Human Capital is the Best Inflation Hedge

Warren Buffett commented on the likelihood of future inflation during the most recent Berkshire Hathaway annual shareholder meeting and in his most recent shareholder letter.

Buffett’s advice for protecting against inflation involves two options:

  1. Increase your earning power.
  2. Invest in great businesses.

For most of us, the first option is easier and more realistic than the second since our labor income is largely within our control—driven by decisions about education, career, leisure time, etc.

Labor income or earning power is a fundamental feature of life-cycle investing.  In the world of life-cycle finance, the value of one’s future earnings is referred to as human capital.

For most people, human capital is likely their largest and most important asset.

Consider the example of a 40 year old person who plans to work for an annual salary of $75,000 for the next 25 years.  Using a discount rate of 3.5%, the value of this person’s human capital is $1,236,113.

This is a big number and a highly simplified example. 

The reality is that this person’s wage may increase over time.  Also, the discount rate used to calculate the present value of future earnings will most certainly change over time, and the rate will be correlated to expectations about future rates of inflation.

It is important to remember that a higher discount rate (the “denominator” in the human capital calculation) will result in a smaller human capital valuation.  As a result, an essential financial goal is to keep one’s earning power or annual salary growing at the rate of inflation—ideally in excess of the rate of inflation.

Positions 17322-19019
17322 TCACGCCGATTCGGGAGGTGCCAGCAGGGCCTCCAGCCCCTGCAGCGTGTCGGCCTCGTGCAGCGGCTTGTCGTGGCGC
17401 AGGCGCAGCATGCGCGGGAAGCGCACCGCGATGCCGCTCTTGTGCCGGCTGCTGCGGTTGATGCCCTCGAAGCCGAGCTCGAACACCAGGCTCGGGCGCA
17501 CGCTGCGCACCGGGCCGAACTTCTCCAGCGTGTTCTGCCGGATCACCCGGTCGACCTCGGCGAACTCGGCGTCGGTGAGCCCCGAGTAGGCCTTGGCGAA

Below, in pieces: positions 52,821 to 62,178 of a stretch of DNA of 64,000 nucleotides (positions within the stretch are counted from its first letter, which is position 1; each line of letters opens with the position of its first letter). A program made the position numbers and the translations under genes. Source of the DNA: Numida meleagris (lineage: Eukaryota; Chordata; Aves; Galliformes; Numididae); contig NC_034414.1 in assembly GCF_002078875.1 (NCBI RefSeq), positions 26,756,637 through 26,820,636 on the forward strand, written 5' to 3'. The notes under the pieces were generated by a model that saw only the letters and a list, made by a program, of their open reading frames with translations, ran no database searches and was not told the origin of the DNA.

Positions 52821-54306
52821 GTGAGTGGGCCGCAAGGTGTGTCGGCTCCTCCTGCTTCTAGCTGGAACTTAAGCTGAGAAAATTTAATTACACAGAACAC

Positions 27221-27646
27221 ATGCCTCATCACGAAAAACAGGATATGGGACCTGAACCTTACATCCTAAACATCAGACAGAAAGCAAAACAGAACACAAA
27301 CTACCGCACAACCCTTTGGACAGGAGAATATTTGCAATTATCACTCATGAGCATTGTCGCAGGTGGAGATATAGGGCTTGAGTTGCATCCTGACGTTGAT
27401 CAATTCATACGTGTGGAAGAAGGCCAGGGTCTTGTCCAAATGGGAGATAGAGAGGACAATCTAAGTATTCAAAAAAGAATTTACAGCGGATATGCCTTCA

Higher levels of earnings = a higher human capital valuation.  

So why is human capital one of the best inflation hedges?  Human capital is likely your largest single asset and unlike so many other assets or investments, it is directly under your control.

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I totally agree with you that the biggest asset every person possesses is his or her ability to create capital. In fact since the beginning of my retirement income planning practice I have vividly stressed the fact to all my clients that you may not control the rate of return on your retirement investments but you definitely are able to control your human capital to create wealth for yourself and your family. At the same time I have called for preservation of any existing capital so additional may be created by the ability of human innovation and hard work.

Gene J. Wittstock

Human capital is the present value of future earnings, so human capital insurance would basically involve anything that protects or replaces those earnings.

Term life insurance would certainly fall into this category.

So would disability insurance.

Health insurance addresses the risk to a very limited extent.

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